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Hawkwell mare and foal pictured in 2007
Exmoor Ponies- a dying breed?
Somerset is home to one of the world's oldest native horses: The Exmoor Pony. But supporters are worried this prehistoric breed could gradually become extinct. The Exmoor Pony Society wants your help to take it off the endangered species list.
Sabre-toothed tigers, Woolly mammoths and hill ponies roamed the planet during the Ice Age, but only one of them still exists.
Exmoor Ponies have a pure blood line that can be traced back to prehistoric times and are unlike any other little horses.
Their guts are stronger than most horses to cope with the rough vegetation such as Gorse, which is all that is available in the winter. They have heavy jaws with formidable teeth to help them eat branches and their nasal passages are larger than most horses to allow cold air to heat up before passing into their lungs.
The seldom seen Milton herd on Exmoor
Their numbers fell to just 50 at the end of the Second World War. Breeder Dawn Williams said: "They were nearly wiped out during the Second World War by soldiers who used them for target practice and thieves who killed them for meat. At the end of the war there were only 4 stallions left and 50 Exmoor ponies in the world."
But thanks to a successful breeding programme there are now around 2,700 Exmoor Ponies world wide, however more are needed to take them off the endangered species list.
The Exmoor Pony Society was set up in 1921 to promote the breed and protect the horses from extinction. Society spokesman Dawn said there was a record number of entries for the annual breed show on August 8 but the society needs to secure a modern role for the breed to ensure their long term future.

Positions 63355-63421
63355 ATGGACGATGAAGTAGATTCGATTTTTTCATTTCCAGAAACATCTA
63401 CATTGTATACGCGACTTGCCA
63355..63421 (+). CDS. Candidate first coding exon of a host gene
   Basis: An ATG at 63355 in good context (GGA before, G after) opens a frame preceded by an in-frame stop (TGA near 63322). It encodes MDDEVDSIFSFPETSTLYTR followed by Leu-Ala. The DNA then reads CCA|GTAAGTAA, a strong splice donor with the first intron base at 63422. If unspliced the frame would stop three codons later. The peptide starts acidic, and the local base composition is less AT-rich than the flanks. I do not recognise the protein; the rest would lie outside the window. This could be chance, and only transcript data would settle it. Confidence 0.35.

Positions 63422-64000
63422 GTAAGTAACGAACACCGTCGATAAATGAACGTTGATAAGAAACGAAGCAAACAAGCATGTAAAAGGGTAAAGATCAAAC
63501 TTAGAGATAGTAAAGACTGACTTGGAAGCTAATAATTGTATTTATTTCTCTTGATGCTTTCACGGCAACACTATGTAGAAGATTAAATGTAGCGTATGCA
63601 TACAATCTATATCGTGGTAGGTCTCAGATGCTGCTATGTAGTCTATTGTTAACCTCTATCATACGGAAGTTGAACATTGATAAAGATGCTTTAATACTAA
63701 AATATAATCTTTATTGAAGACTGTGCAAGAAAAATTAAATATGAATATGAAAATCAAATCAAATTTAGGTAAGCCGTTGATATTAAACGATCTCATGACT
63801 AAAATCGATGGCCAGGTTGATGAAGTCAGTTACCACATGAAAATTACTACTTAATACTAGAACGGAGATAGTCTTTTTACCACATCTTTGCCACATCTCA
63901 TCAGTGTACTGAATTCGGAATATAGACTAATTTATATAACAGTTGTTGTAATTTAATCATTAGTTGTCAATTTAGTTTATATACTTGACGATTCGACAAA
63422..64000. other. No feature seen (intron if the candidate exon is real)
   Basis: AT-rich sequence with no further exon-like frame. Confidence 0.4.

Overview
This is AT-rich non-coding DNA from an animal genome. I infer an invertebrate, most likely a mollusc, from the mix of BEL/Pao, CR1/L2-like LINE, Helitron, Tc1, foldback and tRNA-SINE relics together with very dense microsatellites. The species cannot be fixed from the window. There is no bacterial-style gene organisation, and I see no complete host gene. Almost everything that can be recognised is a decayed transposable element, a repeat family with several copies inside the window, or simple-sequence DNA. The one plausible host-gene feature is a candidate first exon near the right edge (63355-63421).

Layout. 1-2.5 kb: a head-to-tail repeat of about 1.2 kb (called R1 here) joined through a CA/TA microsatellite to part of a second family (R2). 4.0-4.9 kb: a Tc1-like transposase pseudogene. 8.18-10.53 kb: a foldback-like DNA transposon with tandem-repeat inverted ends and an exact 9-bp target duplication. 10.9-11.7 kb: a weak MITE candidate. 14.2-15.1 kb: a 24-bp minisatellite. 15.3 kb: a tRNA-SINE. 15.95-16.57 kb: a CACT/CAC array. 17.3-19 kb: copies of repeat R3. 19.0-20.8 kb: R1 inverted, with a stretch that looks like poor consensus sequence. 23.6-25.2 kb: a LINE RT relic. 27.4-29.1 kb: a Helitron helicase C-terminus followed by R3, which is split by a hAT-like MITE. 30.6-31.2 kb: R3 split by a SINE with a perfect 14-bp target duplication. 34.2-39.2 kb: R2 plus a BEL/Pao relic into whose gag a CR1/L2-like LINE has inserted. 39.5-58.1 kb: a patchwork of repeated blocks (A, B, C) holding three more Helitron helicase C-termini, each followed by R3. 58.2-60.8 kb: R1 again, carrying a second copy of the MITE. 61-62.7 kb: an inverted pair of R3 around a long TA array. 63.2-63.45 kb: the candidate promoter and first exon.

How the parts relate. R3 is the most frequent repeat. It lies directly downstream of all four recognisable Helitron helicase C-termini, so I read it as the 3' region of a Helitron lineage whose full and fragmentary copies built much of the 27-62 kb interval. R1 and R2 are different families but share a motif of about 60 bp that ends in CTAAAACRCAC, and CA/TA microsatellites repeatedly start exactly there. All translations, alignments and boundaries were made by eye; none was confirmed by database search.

She said historically people relied on them to plough their fields, make deliveries and take children to school through the snow.
"Exmoor's isolation helped the breed to remain pure as it was one of the last places in Britain to be connected by road. But with the advent of carriages and motor cars the ponies people became less reliant on them, " she added.
Breeding programmes are carefully controlled by grazing quotas on Exmoor. Every autumn the herds are gathered from the moor and the young stock are inspected and weaned.
Dawn said: "The young colts can not return to the moor because they could disrupt the breeding programme and the grazing quota is strictly limited. At six months they are still too young to be gelded so good homes must be found to socialise and handle them."
"They need careful and sensitive handling because they won't be used to human contact and will need help to make the transition into domestic life."
Young foal being socialised by its owner
Now there are herds in Sweden, Canada and America too, to make sure that disease can't wipe them out all at once.
The society hopes more people will help to protect the species by creating a demand for the breed, which in turn will encourage more breeding and hopefully take them off the endangered species list.
Dawn said: "They're very sure footed and do well in the Trec and working hunter pony classes. They're good through water and going up and down steep hills.
"They're tough little work horses too and can carry up to 12 stone on their back. They can carry small adults and children and their temperament makes them ideal horse riding ponies.
"They're also good at show jumping. My boy can clear 4 ft from standing and they are every bit as good as stags."
last updated: 15/04/2008 at 15:31